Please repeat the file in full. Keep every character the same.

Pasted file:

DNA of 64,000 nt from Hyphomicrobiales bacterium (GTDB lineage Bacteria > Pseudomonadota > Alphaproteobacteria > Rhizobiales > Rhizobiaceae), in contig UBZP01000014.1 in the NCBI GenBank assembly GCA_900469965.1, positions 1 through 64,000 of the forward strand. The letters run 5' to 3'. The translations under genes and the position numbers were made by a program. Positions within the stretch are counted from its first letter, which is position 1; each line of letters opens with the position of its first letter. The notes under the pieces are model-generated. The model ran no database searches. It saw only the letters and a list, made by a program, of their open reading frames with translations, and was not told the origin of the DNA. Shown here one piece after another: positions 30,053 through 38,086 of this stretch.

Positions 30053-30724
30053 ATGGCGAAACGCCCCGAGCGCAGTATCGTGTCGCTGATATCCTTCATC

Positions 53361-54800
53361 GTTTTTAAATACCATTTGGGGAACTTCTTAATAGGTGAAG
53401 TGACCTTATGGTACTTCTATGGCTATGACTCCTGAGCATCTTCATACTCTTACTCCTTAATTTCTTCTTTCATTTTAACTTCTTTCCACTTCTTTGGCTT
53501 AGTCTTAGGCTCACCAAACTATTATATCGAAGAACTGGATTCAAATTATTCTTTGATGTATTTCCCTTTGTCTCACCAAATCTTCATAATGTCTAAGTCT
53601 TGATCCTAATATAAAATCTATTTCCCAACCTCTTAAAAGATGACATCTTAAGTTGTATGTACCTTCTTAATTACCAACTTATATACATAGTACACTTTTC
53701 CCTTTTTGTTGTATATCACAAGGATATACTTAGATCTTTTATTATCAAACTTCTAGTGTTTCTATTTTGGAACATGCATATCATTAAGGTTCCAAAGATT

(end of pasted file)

DNA of 64,000 nt from Hyphomicrobiales bacterium (GTDB lineage Bacteria > Pseudomonadota > Alphaproteobacteria > Rhizobiales > Rhizobiaceae), in contig UBZP01000014.1 in the NCBI GenBank assembly GCA_900469965.1, positions 1 through 64,000 of the forward strand. The letters run 5' to 3'. The translations under genes and the position numbers were made by a program. Positions within the stretch are counted from its first letter, which is position 1; each line of letters opens with the position of its first letter. The notes under the pieces are model-generated. The model ran no database searches. It saw only the letters and a list, made by a program, of their open reading frames with translations, and was not told the origin of the DNA. Shown here one piece after another: positions 30,053 through 38,086 of this stretch.

Positions 30053-30724
30053 ATGGCGAAACGCCCCGAGCGCAGTATCGTGTCGCTGATATCCTTCATC

Positions 53361-54800
53361 GTTTTTAAATACCATTTGGGGAACTTCTTAATAGGTGAAG
53401 TGACCTTATGGTACTTCTATGGCTATGACTCCTGAGCATCTTCATACTCTTACTCCTTAATTTCTTCTTTCATTTTAACTTCTTTCCACTTCTTTGGCTT
53501 AGTCTTAGGCTCACCAAACTATTATATCGAAGAACTGGATTCAAATTATTCTTTGATGTATTTCCCTTTGTCTCACCAAATCTTCATAATGTCTAAGTCT
53601 TGATCCTAATATAAAATCTATTTCCCAACCTCTTAAAAGATGACATCTTAAGTTGTATGTACCTTCTTAATTACCAACTTATATACATAGTACACTTTTC
53701 CCTTTTTGTTGTATATCACAAGGATATACTTAGATCTTTTATTATCAAACTTCTAGTGTTTCTATTTTGGAACATGCATATCATTAAGGTTCCAAAGATT